Grant Beats Button Every Time


There has been a lot of fanfare surrounding Monday’s news that Facebook has rolled out a button for nonprofits to use to enable donations on their page. Facebook brings glitz, excitement, and social media to the nonprofit sector.

I launched this site to help provide resources for nonprofits that will enable them to strengthen the sector. So, I’m happy to celebrate any increase in giving and sustainability as it relates to the sector. I’m happy that Facebook has reflected some of its star-power in the direction of the nonprofit sector. Increased awareness is good for all!


But, I’m also a cynic. I’m not jumping on any bandwagon just because it has a Facebook banner. I want to know how it’s going to help nonprofits. What’s in it for me? (WIIFM) And from what I can see so far, it doesn’t offer anything more to help. It does, however, provide Facebook with some useful personal information. As it is today, anyone can include a link on their group’s Facebook page announcing an annual appeal or a way to donate, which would bring the fan to the organization’s website.

Website, Sweet Website

You know, your website—the masterpiece (or work in progress) that you’ve spent plenty of money and wo/man hours perfecting. The website that includes your group’s story, information about your mission and board, and the cause your group serves.  Your site (should) render appropriately on any device: tablet, desktop, smartphone (watch? I’m not sure about that one yet) and provide an excellent user experience.

Your website that (should) feature a clearly labeled DONATE button-and enables one to give to your cause. It also (should) input information about that person who just donated-and became a champion of your cause- into your donor management system. This allows your group to welcome that champion into the fold. To say “thank you” and “here’s what your generous contribution will help us accomplish.” And to continue the relationship to see if there are additional ways to interact.

It allows your group to stay in contact and develop a relationship with that new donor. In the for-profit world, we’d call it “lead nurturing”-and I can’t think of any for-profit that would take a $20 sale and put a new customer lead in the hands of a third party.

From what I see, the only thing that an organization will get from the Facebook button is a donation. A blind, anonymous donation. No way to follow up. No way to say thank you. If you think the number of first time donors leaving your cause is high…imagine the impact that this would have.

Consider this Scenario

Suzy Smith has 389 Facebook friends and visits’s Facebook page. She’s in a generous mood today and clicks on the Donate button. Facebook uses her credit card info and processes the transaction, sending 100% of the $20 donation your way.  You have no idea if it came from Suzy, Jim, Johnny.  You don’t know if the donor has visited your site. You don’t know anything more than  you received $20. Suzy may or may not share her donation news with her friends. You have no real way of asking her, personally, to tell others about your cause. Sometime in the future one of her 389 friends, posts something about your group and she replies:” Yeah, I know that group…I donated $20 last year and never heard anything from them.”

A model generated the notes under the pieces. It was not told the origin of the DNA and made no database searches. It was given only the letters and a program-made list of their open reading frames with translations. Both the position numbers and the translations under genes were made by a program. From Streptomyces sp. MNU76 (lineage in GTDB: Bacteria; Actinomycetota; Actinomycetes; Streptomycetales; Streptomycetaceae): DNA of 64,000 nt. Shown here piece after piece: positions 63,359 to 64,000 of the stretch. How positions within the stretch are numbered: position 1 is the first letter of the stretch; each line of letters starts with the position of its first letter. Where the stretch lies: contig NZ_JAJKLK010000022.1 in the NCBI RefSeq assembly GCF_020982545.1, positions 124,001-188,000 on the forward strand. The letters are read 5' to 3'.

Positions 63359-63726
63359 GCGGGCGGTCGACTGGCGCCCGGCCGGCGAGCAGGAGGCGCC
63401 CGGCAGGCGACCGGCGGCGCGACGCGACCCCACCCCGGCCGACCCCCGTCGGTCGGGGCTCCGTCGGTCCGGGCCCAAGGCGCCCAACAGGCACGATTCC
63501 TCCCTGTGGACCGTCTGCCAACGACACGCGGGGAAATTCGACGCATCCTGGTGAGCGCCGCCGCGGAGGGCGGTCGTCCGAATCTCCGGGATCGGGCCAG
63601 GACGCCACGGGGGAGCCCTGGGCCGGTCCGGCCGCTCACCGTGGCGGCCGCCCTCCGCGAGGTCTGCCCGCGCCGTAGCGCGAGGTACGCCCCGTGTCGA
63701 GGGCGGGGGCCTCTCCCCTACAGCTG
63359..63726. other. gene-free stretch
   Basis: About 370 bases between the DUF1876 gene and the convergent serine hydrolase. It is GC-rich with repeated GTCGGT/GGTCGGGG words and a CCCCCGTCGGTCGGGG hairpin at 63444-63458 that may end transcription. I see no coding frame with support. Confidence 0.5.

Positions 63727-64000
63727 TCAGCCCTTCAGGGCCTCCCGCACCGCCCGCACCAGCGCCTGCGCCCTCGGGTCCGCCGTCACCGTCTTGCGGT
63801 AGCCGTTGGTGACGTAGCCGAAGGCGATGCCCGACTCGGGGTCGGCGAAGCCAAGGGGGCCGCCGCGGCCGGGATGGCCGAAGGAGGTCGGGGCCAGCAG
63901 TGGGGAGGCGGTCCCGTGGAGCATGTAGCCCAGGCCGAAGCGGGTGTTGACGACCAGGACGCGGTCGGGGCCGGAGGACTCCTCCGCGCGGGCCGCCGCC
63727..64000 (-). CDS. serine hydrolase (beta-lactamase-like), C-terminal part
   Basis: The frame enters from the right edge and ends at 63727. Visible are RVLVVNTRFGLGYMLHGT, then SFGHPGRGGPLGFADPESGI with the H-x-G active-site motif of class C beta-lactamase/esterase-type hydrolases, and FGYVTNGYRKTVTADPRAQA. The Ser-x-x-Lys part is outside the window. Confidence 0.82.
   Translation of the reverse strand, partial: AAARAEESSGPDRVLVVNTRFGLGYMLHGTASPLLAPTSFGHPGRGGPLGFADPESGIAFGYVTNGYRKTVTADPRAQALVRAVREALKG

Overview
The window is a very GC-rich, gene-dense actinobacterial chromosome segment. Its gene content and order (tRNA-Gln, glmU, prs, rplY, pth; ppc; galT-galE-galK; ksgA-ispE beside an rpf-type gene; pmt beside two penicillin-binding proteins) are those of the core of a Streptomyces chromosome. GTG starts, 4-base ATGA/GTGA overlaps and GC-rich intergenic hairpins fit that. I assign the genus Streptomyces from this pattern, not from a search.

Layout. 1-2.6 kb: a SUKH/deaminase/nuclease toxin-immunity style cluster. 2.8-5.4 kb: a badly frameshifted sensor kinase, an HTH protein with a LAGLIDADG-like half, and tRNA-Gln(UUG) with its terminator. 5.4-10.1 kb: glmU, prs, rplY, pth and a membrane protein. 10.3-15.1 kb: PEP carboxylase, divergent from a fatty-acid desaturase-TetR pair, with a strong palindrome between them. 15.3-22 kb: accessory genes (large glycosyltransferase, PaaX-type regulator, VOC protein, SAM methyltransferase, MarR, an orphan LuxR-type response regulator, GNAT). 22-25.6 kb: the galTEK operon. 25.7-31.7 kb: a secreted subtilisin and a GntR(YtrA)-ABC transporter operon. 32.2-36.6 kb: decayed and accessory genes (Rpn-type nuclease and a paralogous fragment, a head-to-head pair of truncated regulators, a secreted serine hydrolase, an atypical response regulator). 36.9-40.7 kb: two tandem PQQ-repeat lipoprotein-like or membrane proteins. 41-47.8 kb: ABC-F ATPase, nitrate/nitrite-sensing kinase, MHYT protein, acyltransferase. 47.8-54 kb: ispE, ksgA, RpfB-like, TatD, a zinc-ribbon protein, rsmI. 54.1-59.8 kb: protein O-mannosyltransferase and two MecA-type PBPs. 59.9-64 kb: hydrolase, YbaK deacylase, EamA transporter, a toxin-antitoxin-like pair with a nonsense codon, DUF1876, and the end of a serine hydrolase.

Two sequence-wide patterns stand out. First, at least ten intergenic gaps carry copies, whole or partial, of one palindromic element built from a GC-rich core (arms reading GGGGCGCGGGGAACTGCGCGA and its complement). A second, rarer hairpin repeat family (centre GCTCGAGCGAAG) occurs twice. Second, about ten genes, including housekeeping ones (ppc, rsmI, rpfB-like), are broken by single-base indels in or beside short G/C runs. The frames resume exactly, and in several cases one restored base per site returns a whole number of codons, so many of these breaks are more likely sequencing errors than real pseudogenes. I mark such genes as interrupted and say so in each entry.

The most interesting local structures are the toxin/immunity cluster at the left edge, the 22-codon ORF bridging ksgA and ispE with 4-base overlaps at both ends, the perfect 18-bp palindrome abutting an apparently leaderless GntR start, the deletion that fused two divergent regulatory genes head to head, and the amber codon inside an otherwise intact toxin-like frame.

On the other hand, Facebook is great for leveraging positive peer power. Wouldn’t it be better if she shared one of your group’s posts about what you’re raising funds for with those 389 friends?

To that end, Facebook is really useful! You see, the folks at Facebook just acknowledged that the average post only reaches 15% of your fans organically-and the way to “boost” that post is to sponsor it. There is a movement asking Facebook to create real support for nonprofits by creating an advertising grant (similar to Google’s).

And, personally, I would take a grant over a button any day. But then again, I’d prefer to know who my donors are, too.

Sign the Petition for a Facebook Ad Grant-use #facebookadgrants on the Twitter machine.

Please go to’s site and sign the petition click here and ask your peers to do the same!

  • Dale Knoop

    Great post Amy! I have a list of 10 things wrong with the offer from Facebook which I won’t share here since I’m not on their payroll. LOL Besides no donor data the other thing that I see coming is Facebook wanting to sell ads to the nonprofits to increase their odds of getting that anonymous donation. Here’s where the problem lies-Facebook will begin promoting competing causes to these donors because, frankly, Facebook sees the donor as theirs.

  • Claire Axelrad

    The problem with one-time transactional donations is huge. Thanks for highlighting it. It’s so much better to link the donor back to your donation page, on your website, where you can capture their contact info and begin to build a relationship with them. Nonprofits lose 70% of first-time donors. That’s a lot of wasted energy and resources.

  • Pet Chance Team

    The inability to thank donors is monumentally dumb. We have donors who contribute to pets they’ve never met, and have literally told us “I’d donate again if I got a thank you, and I won’t if I don’t.” And they kept their word. Still scratching our heads over this one, Facebook….

  • Sayydah Garrett

    Of course we’ll accept the donations, but we’d feel a void if we couldn’t personally thank the donors. It’s only right to thank someone for her/his generosity.